There is a reason why video is such a strong factor in everyone's lives. As the video age takes over, so do people's expectations for video. And a lot of people seek video content as a means of escapism. Emotionally video provides a lot for people, and so it's extremely beneficial to factor in the psychology behind video when producing content for your business, or just in general.
Creative, and emotionally effective videos can have a much stronger lasting effect than some that do look at the elements of psychology.
It sounds complicated but it really isn't.
Emotions sell better, and it only takes a few steps to create a strong video that has some sort of lasting effect on the viewer.
When creating a video, you usually set goals in place. One of which is “what is this video for?” Essentially, what is the purpose of making this video? But you also want to ask yourself “what do I want people to experience or feel when watching this video.” This can improve the effectiveness of your content tenfold.
You want to get the emotions flowing, as emotional responses can create a reaction, but also keep people engaged in your content. Your visuals and brand style can help you stand out by using certain colours, logos, visuals graphics and audio; after a while, people associate these things with your brand. Add these elements and clients may even opt for your services months after seeing your video. If you have left a good impression, intrigue and loyalty work to keep them interested.
A short lesson on Colour Theory:
Colour theory can get extremely intense but, good news, you only really need to know the basics of the basics to put good colour theory to practice through video. Colour can convey emotions, some people will associate certain colours with different things, but lucky for us, marketing companies have used specific colours over the years, and many of them have universal emotions attached to them as a result.
Think about it, yellows are happy and bubbly, whereas blues are gloomier, sadder. Reds actually are associated with excitement or passion, danger or action, you tend to see them a lot with marketing. It's easy to pick up the practice, and by using specific colours through your videos, to catch attention or even just to set a tone for the video, you can increase the emotional element significantly. Colour is one of the first things viewers recognize, so being mindful of it is important.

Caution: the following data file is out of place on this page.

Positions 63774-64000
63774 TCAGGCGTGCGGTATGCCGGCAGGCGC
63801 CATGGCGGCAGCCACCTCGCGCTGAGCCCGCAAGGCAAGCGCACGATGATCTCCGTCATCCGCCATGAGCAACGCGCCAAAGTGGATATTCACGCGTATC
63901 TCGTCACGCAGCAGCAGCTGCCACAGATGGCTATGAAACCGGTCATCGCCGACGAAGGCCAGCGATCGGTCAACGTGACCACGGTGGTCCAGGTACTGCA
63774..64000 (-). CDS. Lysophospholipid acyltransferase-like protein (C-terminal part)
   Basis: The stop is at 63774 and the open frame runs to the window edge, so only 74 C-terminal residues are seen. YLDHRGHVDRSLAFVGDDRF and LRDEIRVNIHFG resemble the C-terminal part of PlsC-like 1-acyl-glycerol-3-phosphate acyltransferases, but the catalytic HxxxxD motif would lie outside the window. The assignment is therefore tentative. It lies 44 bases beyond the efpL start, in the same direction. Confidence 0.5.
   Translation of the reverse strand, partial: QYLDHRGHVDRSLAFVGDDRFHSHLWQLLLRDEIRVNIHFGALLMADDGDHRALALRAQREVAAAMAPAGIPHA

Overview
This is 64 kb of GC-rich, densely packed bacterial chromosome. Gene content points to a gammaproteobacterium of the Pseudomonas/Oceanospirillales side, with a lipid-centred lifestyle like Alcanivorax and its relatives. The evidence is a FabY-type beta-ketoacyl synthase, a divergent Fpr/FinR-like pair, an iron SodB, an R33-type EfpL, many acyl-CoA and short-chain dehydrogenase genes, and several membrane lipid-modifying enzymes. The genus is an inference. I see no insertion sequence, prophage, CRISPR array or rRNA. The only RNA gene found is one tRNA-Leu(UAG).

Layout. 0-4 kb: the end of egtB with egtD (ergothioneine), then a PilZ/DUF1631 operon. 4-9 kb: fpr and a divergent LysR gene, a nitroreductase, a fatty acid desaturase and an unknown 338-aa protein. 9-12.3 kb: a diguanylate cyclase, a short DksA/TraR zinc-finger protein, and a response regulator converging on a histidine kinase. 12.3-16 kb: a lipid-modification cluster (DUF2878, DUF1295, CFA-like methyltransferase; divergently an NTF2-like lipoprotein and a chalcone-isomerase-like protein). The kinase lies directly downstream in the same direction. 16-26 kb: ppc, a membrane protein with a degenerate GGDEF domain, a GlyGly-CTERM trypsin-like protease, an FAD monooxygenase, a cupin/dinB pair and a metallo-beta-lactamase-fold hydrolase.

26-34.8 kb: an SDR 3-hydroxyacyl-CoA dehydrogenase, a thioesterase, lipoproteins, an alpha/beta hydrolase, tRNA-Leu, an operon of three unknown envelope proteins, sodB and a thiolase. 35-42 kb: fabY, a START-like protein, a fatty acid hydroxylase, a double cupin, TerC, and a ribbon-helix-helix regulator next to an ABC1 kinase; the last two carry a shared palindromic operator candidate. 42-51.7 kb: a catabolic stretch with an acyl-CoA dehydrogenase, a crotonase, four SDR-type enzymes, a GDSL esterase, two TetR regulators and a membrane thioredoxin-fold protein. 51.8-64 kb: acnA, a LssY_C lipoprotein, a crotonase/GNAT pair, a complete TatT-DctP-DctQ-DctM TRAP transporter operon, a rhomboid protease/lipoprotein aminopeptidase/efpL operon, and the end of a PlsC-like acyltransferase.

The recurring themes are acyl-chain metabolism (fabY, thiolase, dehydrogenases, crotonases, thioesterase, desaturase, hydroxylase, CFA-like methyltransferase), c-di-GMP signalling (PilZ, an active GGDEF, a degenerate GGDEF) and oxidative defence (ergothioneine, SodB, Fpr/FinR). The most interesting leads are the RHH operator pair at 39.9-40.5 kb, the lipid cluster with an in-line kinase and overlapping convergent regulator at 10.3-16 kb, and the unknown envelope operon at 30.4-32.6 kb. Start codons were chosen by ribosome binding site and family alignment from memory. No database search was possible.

Visuals can work similarly. By using graphics, or titles with different fonts, you can quickly shape the feel of your video. This also works with symbols, mascots or any other visual element that recurs within your brand. Think about the Budweiser commercials. Usually emotional and heartfelt, horses don’t really have a lot to do with a beer company in this century, but we associate Clydesdales with the brand nonetheless. Again, anytime you see or hear these associations, you think of the brand that utilised them. It can also set you apart from other brands that may not be using fun visuals or thinking about video colours.
Picking the best beats:
One of the fastest ways to hook viewers is music. Bubbly music, a popular pop song, whatever it is, the right song can actually neurologically affect people, making them feel happy and engaged. Think about what kind of mood you want your viewers to experience and music can make that happen. This is also why there are jingles or auditory associations with brands. It's a great way to quickly give them a way to remember you, it's a part of the brand identity, or the look and feel that is associated with your brand.
Some Final Notes:
You want to tell a story, but also keep the content relatively short/native to the platform you are sharing it on. Read about how short form content works here. An interesting truth to think about is that people will actually care less about what your video is trying to inform them, but instead, they will be paying more attention to how you've presented it. All of these elements may seem like a lot, but it’s really just a few extra steps of planning to create the best, most engaging content you can, so it's worth putting in the fine detail and care.
Photo by Kushagra Kevat